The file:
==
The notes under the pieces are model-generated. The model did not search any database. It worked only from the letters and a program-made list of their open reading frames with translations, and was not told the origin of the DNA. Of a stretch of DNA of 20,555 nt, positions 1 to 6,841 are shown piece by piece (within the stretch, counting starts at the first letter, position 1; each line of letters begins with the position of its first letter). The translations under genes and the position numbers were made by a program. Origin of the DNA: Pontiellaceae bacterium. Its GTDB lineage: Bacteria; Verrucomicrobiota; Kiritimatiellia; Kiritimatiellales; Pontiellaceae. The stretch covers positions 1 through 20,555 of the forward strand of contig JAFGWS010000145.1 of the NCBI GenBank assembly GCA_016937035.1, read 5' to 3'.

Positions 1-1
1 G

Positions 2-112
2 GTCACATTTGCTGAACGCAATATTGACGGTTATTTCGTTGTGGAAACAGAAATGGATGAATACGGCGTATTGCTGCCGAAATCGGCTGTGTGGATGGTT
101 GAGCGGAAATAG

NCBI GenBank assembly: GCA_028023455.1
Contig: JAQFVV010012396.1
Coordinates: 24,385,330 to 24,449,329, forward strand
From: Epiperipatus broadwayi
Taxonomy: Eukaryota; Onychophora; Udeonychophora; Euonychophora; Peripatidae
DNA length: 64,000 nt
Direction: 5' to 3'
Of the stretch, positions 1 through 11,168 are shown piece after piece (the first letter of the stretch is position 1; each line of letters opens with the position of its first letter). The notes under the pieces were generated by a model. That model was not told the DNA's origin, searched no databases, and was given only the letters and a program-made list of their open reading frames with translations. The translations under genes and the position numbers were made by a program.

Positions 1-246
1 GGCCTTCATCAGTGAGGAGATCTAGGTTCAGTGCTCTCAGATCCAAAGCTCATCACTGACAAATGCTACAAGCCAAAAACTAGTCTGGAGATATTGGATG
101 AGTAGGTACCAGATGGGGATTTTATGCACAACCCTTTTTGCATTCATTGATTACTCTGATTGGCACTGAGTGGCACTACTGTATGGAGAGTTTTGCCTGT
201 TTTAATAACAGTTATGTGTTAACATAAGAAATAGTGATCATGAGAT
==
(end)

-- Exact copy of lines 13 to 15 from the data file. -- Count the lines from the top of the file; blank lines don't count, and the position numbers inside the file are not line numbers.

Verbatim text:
Direction: 5' to 3'
Of the stretch, positions 1 through 11,168 are shown piece after piece (the first letter of the stretch is position 1; each line of letters opens with the position of its first letter). The notes under the pieces were generated by a model. That model was not told the DNA's origin, searched no databases, and was given only the letters and a program-made list of their open reading frames with translations. The translations under genes and the position numbers were made by a program.

Positions 1-246